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How does the brain connect meaningful memories?

Instead of recording single memories, our brains store them into groups so that the recollection of a significant memory triggers the recall of other connected ones. However, as we age, our brains gradually lose the capacity to link related memories. 

A team of researchers led by the University of California, Los Angeles (UCLA) has now discovered a key molecular mechanism behind memory linking, together with a way of restoring this crucial brain function in middle-aged mice. These findings could offer new methods for strengthening human memory in middle age and developing early interventions against dementia and other neurodegenerative diseases.

“Our memories are a huge part of who we are,” explained study senior author Alcino Silva, a distinguished professor of Neurobiology and Psychiatry at UCLA. “The ability to link related experiences teaches how to stay safe and operate successfully in the world.”

Professor Silva and his team focused on a gene called CCR5 which encodes a receptor that the HIV virus uses to infect brain cells and cause memory loss in AIDS patients. By performing several experiments on laboratory mice, the scientists found that boosting CCR5 expression in the brains of middle-aged mice interfered with memory linking. However, when deleting this gene, the mice were able to link memories that normal mice could not.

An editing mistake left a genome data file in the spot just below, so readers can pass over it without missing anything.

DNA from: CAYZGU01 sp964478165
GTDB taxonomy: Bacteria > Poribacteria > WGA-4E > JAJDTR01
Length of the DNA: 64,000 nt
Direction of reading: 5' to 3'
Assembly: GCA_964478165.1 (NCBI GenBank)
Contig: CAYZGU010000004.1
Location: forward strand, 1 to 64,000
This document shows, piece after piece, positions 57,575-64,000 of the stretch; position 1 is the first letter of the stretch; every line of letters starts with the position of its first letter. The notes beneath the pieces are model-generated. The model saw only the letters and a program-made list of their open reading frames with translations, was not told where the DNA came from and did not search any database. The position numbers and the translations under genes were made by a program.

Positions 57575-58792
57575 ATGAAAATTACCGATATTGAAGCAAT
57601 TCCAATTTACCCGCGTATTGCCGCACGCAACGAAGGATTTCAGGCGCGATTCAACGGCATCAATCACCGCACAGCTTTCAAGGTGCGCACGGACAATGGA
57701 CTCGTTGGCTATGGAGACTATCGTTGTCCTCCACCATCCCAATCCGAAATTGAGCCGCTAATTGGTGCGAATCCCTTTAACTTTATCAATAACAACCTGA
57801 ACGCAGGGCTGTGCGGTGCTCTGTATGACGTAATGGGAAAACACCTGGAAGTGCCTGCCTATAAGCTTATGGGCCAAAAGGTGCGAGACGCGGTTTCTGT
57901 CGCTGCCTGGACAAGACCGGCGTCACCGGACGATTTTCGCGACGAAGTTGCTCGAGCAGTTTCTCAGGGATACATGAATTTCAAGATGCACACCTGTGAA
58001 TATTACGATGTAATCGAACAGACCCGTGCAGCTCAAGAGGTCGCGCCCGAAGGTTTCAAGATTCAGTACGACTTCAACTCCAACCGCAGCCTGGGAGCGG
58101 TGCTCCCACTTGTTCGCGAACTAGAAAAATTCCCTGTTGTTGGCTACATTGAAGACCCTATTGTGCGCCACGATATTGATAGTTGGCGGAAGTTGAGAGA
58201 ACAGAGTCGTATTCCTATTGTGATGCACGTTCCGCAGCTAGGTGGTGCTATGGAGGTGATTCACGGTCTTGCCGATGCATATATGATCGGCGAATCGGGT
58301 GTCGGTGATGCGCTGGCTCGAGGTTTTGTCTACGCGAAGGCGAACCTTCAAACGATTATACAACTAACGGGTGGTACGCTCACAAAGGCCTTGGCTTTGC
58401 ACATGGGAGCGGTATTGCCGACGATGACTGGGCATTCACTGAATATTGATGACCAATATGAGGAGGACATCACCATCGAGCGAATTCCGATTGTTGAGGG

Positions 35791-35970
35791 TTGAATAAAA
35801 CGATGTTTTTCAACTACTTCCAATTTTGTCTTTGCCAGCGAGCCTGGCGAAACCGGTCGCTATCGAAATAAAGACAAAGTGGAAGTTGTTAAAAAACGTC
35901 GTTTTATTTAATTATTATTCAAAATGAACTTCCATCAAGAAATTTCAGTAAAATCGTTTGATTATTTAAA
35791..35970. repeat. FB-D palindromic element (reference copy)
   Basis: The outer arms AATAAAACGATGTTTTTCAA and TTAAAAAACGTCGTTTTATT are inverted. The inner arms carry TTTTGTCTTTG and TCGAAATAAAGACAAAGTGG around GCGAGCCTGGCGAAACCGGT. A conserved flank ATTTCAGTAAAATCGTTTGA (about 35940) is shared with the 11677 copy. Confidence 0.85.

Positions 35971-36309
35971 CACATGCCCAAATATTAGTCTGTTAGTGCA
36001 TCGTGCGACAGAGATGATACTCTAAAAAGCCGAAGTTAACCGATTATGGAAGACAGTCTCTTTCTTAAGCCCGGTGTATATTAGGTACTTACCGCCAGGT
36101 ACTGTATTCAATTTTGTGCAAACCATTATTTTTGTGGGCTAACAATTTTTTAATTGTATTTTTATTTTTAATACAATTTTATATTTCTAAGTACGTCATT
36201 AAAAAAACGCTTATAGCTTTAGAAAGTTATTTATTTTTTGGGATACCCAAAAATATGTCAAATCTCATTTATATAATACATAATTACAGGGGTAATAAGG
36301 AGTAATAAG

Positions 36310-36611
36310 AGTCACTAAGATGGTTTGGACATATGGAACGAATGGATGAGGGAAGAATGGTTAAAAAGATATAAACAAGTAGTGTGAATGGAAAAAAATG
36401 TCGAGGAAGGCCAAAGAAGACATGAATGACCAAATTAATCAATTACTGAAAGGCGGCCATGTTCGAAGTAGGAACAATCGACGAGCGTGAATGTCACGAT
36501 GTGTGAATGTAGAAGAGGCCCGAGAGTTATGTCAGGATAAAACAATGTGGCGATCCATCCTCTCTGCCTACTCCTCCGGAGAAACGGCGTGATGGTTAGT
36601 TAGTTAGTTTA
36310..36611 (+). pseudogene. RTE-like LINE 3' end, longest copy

“Life would be impossible if we remembered everything,” said Professor Silva. “We suspect that CCR5 enables the brain to connect meaningful experiences by filtering out less significant details.”

The researchers also found that maraviroc – a drug used against HIV infections since 2007 – also suppressed CCR5 in mice’s brains. “When we gave maraviroc to older mice, the drug duplicated the effect of genetically deleting CCR5 from their DNA. The older animals were able to link memories again,” reported Professor Silva. Thus, maraviroc could be used off-label to restore middle-age memory loss, in addition to reversing the cognitive deficits induced by HIV infections.

“Our next step will be to organize a clinical trial to test maraviroc’s influence on early memory loss with the goal of early intervention. Once we fully understand how memory declines, we possess the potential to slow down the process,” concluded Professor Silva. 

The study is published in the journal Nature.

By Andrei Ionescu, Staff Writer

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